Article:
But amongst the admirable traits of his character, none are more praiseworthy than his candour. As the greatest traveller of his day, his information was almost entirely exclusive; but he never dogmatises, or stands upon the vantage ground of having seen the world.” His readers, so far from being required to take things upon his mere ipse dixit are scrupulously cautioned whenever he treads upon suspicious ground. “These things were related to me, but if any man doubt them, he is at liberty to do so"--are intimations interjected here and there throughout his work; and though he records much that in our own day would be at once detected as improbable, the researches of modern travellers have confirmed in a very striking manner the substance of his narrative.

On the whole his testimony is considered as trustworthy ; and great use has been made of it in all histories of modern date-a fact which should endear his memory to every student. Besides possessing in an eminent degree the faculty of observation, an average judgment, and great felicity of expression, he enjoyed the means of acquainting himself by travel with a vast

fund of knowledge inaccessible to others. We know, therefore, that in relying upon his statements, we are not trusting, as in the case of many of the so-called historians of old time, to a fabulist or a visionary.

A great lesson is involved in the biography of Herodotus. He was the first of his school, and had consequently everything to learn, without any of the customary appliances for learning anything. Yet what a splendid foundation he has laid for his successors--working out and thinking out for himself the amazing results developed in his nine books of History. He was, in his sphere, a master and an original. Let us in this at least imitate his example.


ABOUT seven miles north by east from Jerusalem is a steep precipitous valley extending east and west. North of this valley, which is called in 1 Samuel xü. 23, the “

passage of Michmash” (now Wady es-Suweinit), lay the Philistine host, which had established a garrison, or advanced post, upon the high promontory or angle formed by the intersection of another valley extending north and south. Upon the heights, about a mile on the southern side of the same passage of Michmash, stood Geba, from which Jonathan had lately expelled the Philistine garrison, and which Saul and Jonathan now occupied with not more than six hundred men. Michmash (now Mukhmas), which gave name to the passage, and where the Philistine outpost was stationed, and Geba (now Jeba), therefore, were separated by this valley, and were then, as now, in sight of each other. In this “ passage,” near by the point where the other valley intersects it, are two hills of a conical, or rather spherical shape, having steep rocky sides, with small wadys running up behind each, so as almost to isolate them. One is on the side towards Jeba, and the other on the side towards Mukhmas. These are apparently the two mentioned in connection with the circumstances to which our attention

Just pub

From the third volume of Kitto's Daily Bible Mustrations. lished. See our Vol. for 1850. pp. 64. 193, 247.

is now directed, and which these particulars will better enable the reader to understand.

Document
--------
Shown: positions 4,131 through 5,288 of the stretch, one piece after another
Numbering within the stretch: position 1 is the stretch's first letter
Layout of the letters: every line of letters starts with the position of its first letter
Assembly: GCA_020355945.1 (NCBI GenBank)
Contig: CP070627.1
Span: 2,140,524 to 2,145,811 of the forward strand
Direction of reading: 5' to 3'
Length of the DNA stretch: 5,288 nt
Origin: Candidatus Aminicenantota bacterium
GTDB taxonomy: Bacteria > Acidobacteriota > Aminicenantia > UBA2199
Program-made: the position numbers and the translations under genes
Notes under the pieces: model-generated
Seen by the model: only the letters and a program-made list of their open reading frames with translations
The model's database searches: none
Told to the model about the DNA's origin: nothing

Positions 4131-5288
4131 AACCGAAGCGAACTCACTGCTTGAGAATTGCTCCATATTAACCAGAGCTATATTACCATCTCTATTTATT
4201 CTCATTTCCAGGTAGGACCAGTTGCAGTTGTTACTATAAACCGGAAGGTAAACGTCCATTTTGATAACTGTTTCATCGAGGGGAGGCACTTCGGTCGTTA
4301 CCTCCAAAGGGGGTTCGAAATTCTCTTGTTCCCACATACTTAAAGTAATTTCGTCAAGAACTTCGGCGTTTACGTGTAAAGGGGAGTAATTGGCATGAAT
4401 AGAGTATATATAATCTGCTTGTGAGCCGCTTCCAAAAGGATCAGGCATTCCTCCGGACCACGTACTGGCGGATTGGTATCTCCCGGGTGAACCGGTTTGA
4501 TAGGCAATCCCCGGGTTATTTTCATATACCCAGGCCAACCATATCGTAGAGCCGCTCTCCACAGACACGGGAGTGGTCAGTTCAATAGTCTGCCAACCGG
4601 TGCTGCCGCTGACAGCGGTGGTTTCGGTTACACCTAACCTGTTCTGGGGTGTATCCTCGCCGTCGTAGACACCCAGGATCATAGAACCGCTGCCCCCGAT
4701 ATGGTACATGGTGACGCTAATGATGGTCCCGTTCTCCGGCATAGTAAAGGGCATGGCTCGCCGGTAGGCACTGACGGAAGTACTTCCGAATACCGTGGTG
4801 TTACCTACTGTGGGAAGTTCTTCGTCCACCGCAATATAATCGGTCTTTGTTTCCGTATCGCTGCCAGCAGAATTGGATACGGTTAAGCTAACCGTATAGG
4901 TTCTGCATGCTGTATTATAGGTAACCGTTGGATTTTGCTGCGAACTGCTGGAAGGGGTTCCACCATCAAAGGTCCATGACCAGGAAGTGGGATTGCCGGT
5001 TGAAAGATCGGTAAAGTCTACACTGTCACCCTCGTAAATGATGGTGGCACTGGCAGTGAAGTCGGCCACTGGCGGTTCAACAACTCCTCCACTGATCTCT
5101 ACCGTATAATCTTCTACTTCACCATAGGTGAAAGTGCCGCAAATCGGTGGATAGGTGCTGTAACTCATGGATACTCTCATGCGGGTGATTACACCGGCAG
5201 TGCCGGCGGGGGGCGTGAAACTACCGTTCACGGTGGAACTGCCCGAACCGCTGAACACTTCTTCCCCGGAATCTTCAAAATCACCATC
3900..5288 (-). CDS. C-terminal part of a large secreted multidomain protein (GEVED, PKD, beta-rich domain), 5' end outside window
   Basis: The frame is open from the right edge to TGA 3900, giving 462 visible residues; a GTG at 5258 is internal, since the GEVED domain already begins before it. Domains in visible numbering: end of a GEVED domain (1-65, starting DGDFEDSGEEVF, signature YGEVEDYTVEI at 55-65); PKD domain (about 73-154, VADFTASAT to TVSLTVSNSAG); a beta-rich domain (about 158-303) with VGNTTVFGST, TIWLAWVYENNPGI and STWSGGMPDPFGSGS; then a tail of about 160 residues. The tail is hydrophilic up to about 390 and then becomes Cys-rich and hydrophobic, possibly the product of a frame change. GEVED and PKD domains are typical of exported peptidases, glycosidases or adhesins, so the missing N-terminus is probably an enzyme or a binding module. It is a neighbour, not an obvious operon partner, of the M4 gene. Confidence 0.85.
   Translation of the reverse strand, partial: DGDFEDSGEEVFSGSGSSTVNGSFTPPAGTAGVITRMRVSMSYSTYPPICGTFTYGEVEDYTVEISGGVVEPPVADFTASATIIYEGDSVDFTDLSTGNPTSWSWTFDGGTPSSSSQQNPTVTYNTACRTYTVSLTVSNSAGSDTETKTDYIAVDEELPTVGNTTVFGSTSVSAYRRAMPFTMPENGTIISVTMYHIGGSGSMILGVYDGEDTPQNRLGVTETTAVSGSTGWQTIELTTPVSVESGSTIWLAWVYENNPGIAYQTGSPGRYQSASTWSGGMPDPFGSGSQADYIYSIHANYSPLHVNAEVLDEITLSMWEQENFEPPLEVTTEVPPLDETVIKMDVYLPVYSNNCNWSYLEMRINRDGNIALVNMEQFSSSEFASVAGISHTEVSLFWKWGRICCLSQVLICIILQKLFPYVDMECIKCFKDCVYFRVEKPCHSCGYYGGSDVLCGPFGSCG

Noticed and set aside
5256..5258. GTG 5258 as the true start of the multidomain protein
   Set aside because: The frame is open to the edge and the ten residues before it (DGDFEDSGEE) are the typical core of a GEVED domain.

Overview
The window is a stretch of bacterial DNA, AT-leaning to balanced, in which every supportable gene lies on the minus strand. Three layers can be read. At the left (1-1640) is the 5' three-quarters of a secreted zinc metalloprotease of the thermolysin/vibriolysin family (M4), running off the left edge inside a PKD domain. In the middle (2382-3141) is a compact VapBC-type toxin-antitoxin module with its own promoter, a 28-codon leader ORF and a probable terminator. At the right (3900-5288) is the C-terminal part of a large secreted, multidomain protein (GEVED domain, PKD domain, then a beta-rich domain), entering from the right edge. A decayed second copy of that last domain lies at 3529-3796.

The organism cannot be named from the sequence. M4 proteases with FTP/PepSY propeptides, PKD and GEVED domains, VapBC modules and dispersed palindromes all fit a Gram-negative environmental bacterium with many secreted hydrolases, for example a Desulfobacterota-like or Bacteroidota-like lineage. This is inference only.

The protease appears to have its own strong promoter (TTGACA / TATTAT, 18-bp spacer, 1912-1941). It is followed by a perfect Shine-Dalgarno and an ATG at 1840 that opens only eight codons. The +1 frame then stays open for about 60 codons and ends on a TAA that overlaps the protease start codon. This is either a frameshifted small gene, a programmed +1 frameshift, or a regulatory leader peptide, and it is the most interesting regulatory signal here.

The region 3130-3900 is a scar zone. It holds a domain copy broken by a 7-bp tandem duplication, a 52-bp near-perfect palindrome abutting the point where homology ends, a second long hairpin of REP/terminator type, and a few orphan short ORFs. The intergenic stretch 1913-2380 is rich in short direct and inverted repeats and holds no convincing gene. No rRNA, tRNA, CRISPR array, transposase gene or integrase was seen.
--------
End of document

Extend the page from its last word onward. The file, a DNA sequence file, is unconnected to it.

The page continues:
We may be sure that the movements of the Philistine force, stationed on the height at Michmash, were watched with much attention and solicitude from Saul's head-quarters at Geba. This attention may have been reciprocal. One morning an extraordinary commotion was discovered among the Philistines. Its nature could not well be discovered in the grey of the morning, and in the want of telescopes. It is clear there is a conflict of some kind going on; and see, the host gradually melts away, as if the men were beating down one another. What could it be? The Philistines had no enemies but the Israelites. Was it some broil among themselves, or had some of the garrison undertaken, without orders, a wild and desperate enterprise. When the latter thought crossed the mind of Saul, he hastened to muster his small army, or rather troop, to see if any were absent, and then he found that all were there except Jonathan and his armour-bearer, and knowing the chivalrous and daring character of his son, he had no doubt but that his hand was in this affair. It was so, indeed. That heroic young prince, strong in the true old Gideonic faith-that, as he said, “ There is no restraint to the Lord to save by many or by few,” had privately prevailed upon his armour-bearer to scale the rock and penetrate to the Philistine garrison. Now, it is stated, in conformity with the above description, that “ between the passages by which Jonathan sought to go over to the Philistine garrison, there was a sharp rock on the one side, and a sharp rock on the other side: and the name of the one was Bozez, and the name of the other Senez. The forefront of the one was situate northward, over against Michmash, and the other southward, over against Geba.” It seems to us that Jonathan chose to make the attempt here, by the hill Bozez, not only because of some facility afforded, but because the projection of the hill would conceal his advance till a good part of the ascent had

been made.

When at length the two men were discovered by the sentinels scrambling up the rock, it was supposed that they were of those who had hid themselves in caverns, and who had no doubt come as deserters to the Philistines. This seems to us